The proposals will force planners to speed up their decisions making the planning process, simpler, clearer and more accessible.
Johnny Dudgeon from Savills Estate Management team in Lincoln said: "Currently planning is a significant risk and cost to landowners and many schemes proposed don’t even get off the ground, even if they are proposed to introduce more jobs in the countryside.
"Under the new proposals farmers and other landowners will be able to convert old barns for new commercial purposes, such as; farm shops, workshops, leisure facilities, cafes and even music venues have been proposed.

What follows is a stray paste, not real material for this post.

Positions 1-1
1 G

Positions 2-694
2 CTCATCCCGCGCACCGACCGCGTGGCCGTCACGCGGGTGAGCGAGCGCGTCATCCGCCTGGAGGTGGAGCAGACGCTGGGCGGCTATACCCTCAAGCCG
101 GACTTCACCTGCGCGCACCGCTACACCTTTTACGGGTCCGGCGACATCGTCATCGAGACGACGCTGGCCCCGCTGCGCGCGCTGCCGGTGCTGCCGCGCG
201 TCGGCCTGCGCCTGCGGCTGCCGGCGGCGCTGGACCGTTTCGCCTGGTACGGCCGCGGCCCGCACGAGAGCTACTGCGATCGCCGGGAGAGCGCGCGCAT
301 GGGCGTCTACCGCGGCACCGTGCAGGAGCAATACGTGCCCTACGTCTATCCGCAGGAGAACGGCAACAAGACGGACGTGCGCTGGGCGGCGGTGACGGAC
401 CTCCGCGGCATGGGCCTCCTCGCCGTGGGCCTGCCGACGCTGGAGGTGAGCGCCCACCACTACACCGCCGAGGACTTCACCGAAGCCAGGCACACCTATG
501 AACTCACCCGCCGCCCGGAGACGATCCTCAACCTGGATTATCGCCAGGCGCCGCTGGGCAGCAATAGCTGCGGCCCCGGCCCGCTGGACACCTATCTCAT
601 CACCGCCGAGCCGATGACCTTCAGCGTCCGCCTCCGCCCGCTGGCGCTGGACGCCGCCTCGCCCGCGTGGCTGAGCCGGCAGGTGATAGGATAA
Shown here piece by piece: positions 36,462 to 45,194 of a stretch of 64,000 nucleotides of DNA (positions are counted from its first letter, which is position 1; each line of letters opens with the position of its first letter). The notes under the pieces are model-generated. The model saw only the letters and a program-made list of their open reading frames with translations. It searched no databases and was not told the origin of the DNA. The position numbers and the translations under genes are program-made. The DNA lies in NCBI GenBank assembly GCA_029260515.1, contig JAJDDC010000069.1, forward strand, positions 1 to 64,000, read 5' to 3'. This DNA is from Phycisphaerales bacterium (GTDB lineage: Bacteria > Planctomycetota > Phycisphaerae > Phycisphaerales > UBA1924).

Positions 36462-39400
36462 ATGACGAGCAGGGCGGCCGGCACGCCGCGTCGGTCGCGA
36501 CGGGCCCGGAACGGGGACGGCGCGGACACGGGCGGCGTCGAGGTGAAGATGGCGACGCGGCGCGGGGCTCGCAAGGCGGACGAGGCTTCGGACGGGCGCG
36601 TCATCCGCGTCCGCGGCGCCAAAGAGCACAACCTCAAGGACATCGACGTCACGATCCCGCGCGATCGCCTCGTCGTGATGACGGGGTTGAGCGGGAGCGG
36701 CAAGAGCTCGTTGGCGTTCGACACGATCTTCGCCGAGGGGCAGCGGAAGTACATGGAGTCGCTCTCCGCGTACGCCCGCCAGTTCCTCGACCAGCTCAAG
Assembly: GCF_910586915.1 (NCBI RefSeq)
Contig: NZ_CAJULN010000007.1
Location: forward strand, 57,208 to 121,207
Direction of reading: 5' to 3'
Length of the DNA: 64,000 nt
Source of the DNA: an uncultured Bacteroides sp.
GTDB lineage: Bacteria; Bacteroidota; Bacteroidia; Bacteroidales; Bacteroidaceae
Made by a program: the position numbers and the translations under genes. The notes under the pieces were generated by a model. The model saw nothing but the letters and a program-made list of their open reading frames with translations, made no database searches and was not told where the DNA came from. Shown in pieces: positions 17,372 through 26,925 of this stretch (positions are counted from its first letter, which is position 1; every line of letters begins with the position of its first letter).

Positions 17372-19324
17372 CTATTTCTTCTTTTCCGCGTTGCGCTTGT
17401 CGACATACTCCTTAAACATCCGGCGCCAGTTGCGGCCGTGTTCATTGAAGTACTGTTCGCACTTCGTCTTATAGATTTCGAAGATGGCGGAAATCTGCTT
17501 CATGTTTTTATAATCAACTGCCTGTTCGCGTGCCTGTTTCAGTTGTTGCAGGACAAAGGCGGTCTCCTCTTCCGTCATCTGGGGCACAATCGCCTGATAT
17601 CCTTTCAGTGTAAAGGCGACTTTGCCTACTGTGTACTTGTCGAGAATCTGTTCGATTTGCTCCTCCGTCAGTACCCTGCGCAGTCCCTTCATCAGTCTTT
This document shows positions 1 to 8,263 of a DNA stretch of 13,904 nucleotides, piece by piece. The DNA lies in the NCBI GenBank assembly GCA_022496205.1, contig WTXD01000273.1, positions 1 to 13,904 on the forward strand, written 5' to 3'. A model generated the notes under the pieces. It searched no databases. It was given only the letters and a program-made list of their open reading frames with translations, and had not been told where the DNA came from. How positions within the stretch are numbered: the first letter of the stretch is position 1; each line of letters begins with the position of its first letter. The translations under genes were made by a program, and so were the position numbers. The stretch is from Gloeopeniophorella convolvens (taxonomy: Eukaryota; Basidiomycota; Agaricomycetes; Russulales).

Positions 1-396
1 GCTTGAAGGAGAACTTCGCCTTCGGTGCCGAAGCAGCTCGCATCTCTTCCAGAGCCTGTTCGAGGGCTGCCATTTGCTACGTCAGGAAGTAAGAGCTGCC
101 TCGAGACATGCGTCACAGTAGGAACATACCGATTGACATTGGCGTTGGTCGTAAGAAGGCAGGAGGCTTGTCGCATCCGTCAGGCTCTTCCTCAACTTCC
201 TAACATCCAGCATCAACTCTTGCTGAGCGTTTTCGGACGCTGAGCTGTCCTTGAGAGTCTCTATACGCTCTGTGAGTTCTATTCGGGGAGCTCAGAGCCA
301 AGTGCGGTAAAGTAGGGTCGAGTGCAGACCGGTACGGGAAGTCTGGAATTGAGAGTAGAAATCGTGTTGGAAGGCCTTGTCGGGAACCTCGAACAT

"This is however only at consultation stage, but we believe this will be positive news for landowners if implemented, especially as it is anticipated that planning application fees will be increased this autumn."
Dudgeon advises those with imminent plans for such development schemes on their estates to perhaps consider deferring for a few months in order to save costs. The changes to the planning law will be going out to consultation for three months until 11 September 2012.
If agreed, they would provide landowners with new opportunities to develop disused barns or other agricultural buildings without the need to apply formally for planning permission by claiming "permitted development rights", similar to those that allow homeowners to build a modest extension to their house without planning permission.
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